PBMs Remain a Target as State Lawmakers Plan 2020 Agenda

July 8, 2019

PBMs Remain a Target as State Lawmakers Plan 2020 Agenda

Reprinted with AIS Health permission from the July 8, 2019, issue of Health Plan Weekly

Going into 2020, state lawmakers likely will continue to target prescription drug prices with proposals largely aimed at PBMs, but they may also tackle bills on a wide range of topics, including reinsurance, the opioid epidemic and maternal mortality.

More than 260 bills to rein in the cost of prescription drugs — many of which specifically banned common PBM business practices — cropped up in the U.S. this past spring, and Gerard (Jerry) Vitti, founder and CEO of Healthcare Financial, Inc., says he anticipates more of the same going forward. States most likely will follow the federal government’s lead and focus on drug pricing transparency, he says.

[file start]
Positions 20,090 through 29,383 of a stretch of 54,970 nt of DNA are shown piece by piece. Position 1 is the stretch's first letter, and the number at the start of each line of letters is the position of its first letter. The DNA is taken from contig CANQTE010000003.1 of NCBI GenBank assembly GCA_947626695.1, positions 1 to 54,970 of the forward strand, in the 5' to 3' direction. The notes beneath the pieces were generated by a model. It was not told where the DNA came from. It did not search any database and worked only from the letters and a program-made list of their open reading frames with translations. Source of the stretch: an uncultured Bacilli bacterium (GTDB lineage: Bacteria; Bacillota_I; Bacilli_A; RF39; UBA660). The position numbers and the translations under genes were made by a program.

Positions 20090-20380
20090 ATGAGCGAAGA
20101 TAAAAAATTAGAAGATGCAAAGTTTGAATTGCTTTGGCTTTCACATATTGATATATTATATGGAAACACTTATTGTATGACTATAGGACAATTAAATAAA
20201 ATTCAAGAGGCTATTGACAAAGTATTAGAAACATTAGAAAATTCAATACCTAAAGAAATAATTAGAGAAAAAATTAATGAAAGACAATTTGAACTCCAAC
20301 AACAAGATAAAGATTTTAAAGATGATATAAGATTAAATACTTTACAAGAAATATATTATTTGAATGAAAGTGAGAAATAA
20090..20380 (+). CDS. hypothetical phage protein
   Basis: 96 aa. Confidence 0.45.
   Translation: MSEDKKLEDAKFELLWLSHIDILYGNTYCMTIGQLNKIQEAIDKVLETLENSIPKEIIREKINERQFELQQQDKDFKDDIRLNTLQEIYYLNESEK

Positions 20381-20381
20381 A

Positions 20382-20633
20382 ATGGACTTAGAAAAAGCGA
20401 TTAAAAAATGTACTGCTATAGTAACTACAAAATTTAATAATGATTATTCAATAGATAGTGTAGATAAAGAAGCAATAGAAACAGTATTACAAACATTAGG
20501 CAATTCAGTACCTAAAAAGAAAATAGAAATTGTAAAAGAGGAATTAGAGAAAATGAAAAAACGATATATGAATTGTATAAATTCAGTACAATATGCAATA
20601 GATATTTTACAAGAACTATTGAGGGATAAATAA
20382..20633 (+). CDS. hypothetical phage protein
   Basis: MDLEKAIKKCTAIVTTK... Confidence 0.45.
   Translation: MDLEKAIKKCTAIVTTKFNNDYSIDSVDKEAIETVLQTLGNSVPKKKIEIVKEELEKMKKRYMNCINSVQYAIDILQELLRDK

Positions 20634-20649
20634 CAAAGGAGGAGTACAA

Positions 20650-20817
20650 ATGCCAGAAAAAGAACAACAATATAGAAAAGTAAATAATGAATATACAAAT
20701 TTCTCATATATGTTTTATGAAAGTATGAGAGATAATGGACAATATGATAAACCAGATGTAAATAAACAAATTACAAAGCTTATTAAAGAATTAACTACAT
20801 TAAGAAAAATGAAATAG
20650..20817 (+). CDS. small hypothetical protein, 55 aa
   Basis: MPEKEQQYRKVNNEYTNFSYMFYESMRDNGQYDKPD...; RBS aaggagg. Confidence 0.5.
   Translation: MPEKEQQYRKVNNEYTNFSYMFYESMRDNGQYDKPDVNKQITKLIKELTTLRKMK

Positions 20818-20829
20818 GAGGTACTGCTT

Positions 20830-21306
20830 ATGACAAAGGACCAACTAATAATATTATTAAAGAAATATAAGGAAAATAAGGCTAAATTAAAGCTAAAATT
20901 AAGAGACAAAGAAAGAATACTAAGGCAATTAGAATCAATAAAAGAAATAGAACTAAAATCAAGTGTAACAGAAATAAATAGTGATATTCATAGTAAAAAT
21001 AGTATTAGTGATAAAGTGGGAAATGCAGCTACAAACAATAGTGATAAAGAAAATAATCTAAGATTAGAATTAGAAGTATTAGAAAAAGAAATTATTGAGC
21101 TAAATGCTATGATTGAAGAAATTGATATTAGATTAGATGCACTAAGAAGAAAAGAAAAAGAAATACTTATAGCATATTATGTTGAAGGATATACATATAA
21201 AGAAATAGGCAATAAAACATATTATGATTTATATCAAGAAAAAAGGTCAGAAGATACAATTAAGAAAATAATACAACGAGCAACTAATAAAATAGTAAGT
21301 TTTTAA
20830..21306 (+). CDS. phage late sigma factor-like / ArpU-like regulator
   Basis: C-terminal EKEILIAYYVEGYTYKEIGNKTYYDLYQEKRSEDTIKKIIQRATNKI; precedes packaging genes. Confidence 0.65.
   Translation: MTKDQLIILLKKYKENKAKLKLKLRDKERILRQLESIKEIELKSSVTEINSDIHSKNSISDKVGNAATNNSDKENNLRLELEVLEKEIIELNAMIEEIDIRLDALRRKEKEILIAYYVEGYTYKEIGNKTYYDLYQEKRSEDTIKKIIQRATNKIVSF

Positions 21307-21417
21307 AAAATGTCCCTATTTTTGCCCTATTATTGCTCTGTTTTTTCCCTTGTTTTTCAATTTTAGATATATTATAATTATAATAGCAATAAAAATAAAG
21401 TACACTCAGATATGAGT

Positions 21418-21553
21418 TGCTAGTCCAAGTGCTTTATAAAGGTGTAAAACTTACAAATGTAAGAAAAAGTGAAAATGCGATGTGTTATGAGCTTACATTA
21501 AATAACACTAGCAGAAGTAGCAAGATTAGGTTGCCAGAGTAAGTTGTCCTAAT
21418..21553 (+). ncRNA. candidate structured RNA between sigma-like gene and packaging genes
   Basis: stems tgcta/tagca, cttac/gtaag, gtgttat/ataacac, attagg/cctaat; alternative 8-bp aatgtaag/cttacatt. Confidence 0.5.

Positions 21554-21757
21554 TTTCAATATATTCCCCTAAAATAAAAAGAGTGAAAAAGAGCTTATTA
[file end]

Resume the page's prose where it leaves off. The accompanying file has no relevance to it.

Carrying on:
“The debate will be around drug pricing — around half of the [2019] bills are PBM-related,” Vitti tells AIS Health. For example, lawmakers in New York approved wide-ranging legislation designed to require pricing transparency from PBMs and to eliminate key PBM practices, including spread pricing, mid-year formulary shuffling and drug substitutions.

New York is ahead of most states on this issue, but four or five others are close behind and will likely look at Medicaid price transparency in their next legislative sessions, adds Alex Shekhdar, founder of Sycamore Creek Healthcare Advisors.

Shekhdar tells AIS Health that additional states, including Ohio, California, Kentucky and Maryland, are considering plans to carve out pharmacy benefits in their Medicaid programs. In fact, Ohio’s new Medicaid managed care RFP includes a drug carve-out, he says. California Gov. Gavin Newsom (D) had wanted to include a statewide drug purchasing program in the state’s just-approved budget, but instead will need to go back to lawmakers next year for authorization to create such a program.

While pharmacy and drug pricing measures are likely to heat up again in states through the fall and into 2020 — especially since 2020 is a state-level election year in most states — other issues of interest to insurers also are likely to get some attention.